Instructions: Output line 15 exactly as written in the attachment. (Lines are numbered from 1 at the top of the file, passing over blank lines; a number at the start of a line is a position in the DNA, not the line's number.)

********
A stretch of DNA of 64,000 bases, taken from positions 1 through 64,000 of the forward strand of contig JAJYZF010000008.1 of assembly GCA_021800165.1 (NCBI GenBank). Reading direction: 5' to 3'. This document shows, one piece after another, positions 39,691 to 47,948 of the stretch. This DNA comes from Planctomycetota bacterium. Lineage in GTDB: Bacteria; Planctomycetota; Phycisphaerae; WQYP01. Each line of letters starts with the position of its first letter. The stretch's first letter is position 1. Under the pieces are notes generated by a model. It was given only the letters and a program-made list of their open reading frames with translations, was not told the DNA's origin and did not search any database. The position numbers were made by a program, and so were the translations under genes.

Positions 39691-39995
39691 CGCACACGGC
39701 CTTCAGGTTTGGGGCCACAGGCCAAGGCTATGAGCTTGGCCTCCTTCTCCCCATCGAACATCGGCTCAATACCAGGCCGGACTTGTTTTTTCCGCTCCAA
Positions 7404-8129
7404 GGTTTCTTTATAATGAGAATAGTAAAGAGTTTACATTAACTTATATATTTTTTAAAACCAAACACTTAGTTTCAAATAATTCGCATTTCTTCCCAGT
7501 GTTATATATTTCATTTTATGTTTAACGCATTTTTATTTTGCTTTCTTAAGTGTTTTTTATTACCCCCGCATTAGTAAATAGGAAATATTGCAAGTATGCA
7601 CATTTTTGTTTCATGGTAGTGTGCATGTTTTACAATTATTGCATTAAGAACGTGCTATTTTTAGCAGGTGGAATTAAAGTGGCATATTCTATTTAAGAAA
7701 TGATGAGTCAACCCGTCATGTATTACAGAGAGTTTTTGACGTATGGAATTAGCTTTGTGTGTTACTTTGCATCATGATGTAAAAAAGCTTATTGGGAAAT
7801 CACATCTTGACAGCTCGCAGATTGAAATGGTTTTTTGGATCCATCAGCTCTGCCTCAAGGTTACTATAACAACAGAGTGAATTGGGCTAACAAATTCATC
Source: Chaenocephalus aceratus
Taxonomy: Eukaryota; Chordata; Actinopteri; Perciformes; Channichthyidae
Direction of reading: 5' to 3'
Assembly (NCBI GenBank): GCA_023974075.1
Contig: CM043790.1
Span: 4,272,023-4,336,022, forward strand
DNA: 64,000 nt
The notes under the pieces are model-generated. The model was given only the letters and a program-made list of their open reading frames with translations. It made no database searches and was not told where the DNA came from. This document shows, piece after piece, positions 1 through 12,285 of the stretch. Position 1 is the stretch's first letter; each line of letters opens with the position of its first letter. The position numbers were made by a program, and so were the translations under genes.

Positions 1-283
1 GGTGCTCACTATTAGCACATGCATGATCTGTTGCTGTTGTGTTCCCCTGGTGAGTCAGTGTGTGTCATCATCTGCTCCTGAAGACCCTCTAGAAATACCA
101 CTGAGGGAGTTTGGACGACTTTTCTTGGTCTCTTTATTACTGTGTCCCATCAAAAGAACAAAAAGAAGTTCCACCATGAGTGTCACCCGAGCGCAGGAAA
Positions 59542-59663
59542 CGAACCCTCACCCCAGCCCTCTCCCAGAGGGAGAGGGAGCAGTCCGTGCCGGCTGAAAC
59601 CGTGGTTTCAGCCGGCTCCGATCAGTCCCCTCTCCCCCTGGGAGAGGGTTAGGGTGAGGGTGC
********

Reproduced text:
Contig: CM043790.1